Archive for the ‘Permaculture’ Category

A new ecological community, Rancho San Roque, is being developed in the foothills of the Rincon de la Vieja volcano in Costa Rica.  The developer has engaged the services of The Project Office (TPO) to manage the project; Deppat to create the master plan; and Zurcher Architects to create the architectural detail for a private residential community in harmony with nature.  Each of the 37 fully-titled lots available for purchase has at least 1.25-acres (5000M2) and incorporates sweeping views of the Guanacaste countryside, enjoying cool mountain air and rich volcanic soil.

Residents will enjoy the tranquility of country living with the convenience of modern services.  Located in Cañas Dulces – only 30 minutes from Liberia – where modern shopping, fine dining, and premium services are abundant.  The international airport in Liberia is just 40 minutes away, and some of Costa Rica’s best white-sand beaches and fishing are also an easy drive from the community.

Rancho San Roque is situated at a comfortable 1500 feet above sea level, offering fresh cool mountain breezes.  The area is host to a growing number of ecotourism facilities such as Buena Vista Adventure Center and Spa, which offers adventure sports such as canopy tours, rappelling, waterslides, horseback riding, hiking, thermal spa baths, and much more.  A high-end eco-resort, Borinquen Mountain Spa, showcases hot springs, a luxury hotel, restaurants, nature trails, and many more attractions within just minutes of the community.  The community is also located within minutes from the planned Guanacaste Country Club designed by Jack Nicklaus and being developed by a U.S. group that includes Frank Biden (Joe Biden’s brother).

“Most of the development in Guanacaste has happened at the beaches, but an increasing number of full-time expats find it to be too hot and too touristy,” said Dan Harris the CEO of The Project Office. “That is why we chose a tranquil country setting with a cooler climate for our community.  We’re in a laid-back rural area, yet still close to all modern services and amenities in Liberia.”

The city of Liberia is continually expanding with modern services.  Several banks, shopping centers and restaurants make up the town center along with the Home Depot-style hardware store called the Do It Center.  Large commercial developers are betting that Liberia becomes the business capital of northern Costa Rica, similar to the Central Valley, as evidenced by the million square-meter Solarium office industrial complex.  Furthermore, the best hospital in Central America, CIMA Hospital San Jose, has plans to build a new full-scale private hospital in Liberia.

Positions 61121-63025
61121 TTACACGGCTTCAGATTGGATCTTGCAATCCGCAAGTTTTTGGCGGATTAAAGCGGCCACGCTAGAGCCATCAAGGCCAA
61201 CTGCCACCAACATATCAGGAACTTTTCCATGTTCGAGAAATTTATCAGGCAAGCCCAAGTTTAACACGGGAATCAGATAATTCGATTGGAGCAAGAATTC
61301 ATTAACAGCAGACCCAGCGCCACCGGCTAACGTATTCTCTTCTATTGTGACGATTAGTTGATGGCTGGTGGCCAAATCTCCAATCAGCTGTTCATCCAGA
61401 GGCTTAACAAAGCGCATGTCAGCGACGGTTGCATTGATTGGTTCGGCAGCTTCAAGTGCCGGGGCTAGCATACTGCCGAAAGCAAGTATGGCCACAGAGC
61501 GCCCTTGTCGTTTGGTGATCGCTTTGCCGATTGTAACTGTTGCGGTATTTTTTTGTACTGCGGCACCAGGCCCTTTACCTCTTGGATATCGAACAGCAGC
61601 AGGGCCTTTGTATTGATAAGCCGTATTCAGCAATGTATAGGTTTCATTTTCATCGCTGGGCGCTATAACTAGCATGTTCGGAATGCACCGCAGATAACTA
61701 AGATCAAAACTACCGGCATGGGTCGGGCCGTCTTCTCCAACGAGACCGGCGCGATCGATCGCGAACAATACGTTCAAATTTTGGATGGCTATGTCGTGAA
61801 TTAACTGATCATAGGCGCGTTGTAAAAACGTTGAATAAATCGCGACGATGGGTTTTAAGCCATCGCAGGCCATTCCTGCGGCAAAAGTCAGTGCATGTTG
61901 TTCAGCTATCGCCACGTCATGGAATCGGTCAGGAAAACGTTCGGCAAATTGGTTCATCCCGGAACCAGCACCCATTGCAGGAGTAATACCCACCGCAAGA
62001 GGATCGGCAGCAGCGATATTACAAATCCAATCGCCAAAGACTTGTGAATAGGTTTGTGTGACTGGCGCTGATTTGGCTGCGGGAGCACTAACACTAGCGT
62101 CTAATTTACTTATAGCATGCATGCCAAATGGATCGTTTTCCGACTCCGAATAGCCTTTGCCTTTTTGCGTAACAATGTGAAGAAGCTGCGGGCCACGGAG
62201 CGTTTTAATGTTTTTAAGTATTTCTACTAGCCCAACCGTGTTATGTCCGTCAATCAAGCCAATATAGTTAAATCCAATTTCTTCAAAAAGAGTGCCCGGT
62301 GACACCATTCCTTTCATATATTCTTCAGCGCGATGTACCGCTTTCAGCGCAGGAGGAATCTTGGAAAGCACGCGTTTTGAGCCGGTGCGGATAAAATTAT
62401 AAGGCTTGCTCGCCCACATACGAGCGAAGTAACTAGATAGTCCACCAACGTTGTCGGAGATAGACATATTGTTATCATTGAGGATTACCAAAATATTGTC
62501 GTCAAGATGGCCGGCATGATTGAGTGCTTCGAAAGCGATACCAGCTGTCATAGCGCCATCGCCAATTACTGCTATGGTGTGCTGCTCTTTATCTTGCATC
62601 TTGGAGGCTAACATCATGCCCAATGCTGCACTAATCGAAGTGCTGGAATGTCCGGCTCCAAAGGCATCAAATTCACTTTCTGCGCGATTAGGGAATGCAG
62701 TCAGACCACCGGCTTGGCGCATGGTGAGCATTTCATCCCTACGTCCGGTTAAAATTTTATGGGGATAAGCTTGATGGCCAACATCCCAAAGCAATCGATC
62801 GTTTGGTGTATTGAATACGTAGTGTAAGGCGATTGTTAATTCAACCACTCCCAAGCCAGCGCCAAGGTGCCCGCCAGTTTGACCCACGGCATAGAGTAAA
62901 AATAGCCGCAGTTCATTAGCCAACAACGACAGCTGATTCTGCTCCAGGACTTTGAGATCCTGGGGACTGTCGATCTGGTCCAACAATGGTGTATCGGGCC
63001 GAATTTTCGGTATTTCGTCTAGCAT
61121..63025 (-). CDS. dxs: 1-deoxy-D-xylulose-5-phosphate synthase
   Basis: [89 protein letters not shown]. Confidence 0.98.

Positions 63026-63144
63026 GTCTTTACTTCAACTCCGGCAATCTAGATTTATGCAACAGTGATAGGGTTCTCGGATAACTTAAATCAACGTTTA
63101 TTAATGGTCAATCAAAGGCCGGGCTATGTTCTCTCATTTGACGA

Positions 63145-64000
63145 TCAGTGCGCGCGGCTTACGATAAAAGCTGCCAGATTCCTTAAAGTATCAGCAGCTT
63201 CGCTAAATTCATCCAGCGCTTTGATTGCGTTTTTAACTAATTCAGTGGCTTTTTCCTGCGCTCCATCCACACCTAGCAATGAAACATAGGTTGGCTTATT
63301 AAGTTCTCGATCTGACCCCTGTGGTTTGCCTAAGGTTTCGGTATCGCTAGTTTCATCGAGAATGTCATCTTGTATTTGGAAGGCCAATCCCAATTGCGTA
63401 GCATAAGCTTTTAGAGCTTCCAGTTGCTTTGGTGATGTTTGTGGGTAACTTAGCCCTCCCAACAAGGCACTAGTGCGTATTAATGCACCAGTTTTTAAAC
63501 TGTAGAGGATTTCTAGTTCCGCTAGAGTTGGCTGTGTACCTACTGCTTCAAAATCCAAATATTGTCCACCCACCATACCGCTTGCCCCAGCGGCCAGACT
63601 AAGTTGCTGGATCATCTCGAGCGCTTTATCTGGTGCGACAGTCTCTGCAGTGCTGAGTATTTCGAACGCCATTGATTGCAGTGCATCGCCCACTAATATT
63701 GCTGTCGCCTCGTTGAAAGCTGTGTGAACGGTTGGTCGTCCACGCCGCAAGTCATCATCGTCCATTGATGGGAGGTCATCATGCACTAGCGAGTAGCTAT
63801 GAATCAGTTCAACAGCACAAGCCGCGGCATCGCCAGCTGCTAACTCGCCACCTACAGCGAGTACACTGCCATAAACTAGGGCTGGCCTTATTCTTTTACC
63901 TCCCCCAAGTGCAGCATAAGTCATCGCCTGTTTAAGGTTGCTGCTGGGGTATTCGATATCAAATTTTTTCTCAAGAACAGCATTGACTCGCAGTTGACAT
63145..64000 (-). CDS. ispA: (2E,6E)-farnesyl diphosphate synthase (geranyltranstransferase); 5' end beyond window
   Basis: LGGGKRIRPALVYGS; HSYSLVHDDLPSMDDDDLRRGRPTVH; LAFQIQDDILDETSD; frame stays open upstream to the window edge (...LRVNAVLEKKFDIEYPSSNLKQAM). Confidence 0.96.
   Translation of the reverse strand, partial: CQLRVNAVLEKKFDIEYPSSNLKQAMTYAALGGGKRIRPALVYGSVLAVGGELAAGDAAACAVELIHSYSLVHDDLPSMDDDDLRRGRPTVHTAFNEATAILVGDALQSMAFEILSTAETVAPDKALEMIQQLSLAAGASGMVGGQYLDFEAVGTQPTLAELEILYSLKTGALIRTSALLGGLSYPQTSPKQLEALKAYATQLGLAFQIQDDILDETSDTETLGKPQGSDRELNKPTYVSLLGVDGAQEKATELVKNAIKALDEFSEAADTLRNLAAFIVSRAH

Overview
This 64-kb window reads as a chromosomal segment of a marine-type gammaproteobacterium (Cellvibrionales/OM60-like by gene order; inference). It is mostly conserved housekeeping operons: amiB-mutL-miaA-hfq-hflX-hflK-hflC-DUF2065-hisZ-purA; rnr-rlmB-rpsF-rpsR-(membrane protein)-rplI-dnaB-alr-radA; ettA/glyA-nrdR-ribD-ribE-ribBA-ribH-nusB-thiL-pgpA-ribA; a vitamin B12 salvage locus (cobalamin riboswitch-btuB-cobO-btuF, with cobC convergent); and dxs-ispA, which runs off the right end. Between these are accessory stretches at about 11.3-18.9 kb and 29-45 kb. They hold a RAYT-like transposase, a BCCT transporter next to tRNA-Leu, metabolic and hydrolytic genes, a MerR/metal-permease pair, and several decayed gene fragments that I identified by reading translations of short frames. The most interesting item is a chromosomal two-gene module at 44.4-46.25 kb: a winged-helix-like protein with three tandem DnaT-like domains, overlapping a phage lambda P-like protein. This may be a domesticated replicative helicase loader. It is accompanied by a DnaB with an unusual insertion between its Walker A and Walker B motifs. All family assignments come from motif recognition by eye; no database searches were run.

Rancho San Roque will engage in a permaculture project to restore the pastureland, and will feature a community center with a pool and fitness center, walking trails through orchards, a greenhouse, organic gardens and aquaculture ponds.  The rich volcanic soil is perfect for gardening where the project aims to produce fresh organic vegetables, many fruit and nuts, fresh-water fish, chickens and eggs for the residents.

“Our goal is to restore the land with an edible forest and permaculture gardens producing healthy food security for residents” Harris added. “The intention of permaculture is not only to produce food, but also give immeasurable benefits to the environment while creating a beautiful and diverse landscape to enjoy.”

All environmental permitting is in place and all lots are ready to sell with clear title.  The developers are encouraging alternative energy such as wind and solar power, but are providing electric grid service in the community.  Satellite TV is readily available and high-speed Internet will be on site creating a fully connected community.

Each lot comes with a Costa Rica corporation allowing for clean transfers with low fees, and gives buyers a vehicle to obtain cell phones and other utilities.  The community is currently one of the best values in Costa Rica starting at $50,000 during the development phase. Financing is available with 40% down at 8% interest for 5 years ($20K down, $608/mth).




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The global economic collapse became an eye-opening experience for many people. The ongoing crisis continues to create more joblessness at a time when the cost of essential items like food and energy continue to rise.

Inflation is only expected to continue due to excessive printing of money to compensate for the bursting economic bubbles, which were arguably created by printing too much money with artificially low interest rates in the first place.
The 2008 price shocks in oil followed by the financial collapse have led many people to begin taking measures to become more self-sufficient. Some have taken steps to conserve electricity, reduce spending and consumption, while others are planting kitchen gardens and installing solar panels on their homes. Even living off the grid is becoming a mainstream concept for those seeking independence.

Indeed, becoming more self-sufficient is proving to make common sense whether one anticipates more hardship to come or not.

Sure, many of us would love to live completely off the grid without giving up everyday comforts, but for most of us this is not practical. However, there are many steps that can be taken to move towards self-sufficiency which can be relatively painless and quite rewarding.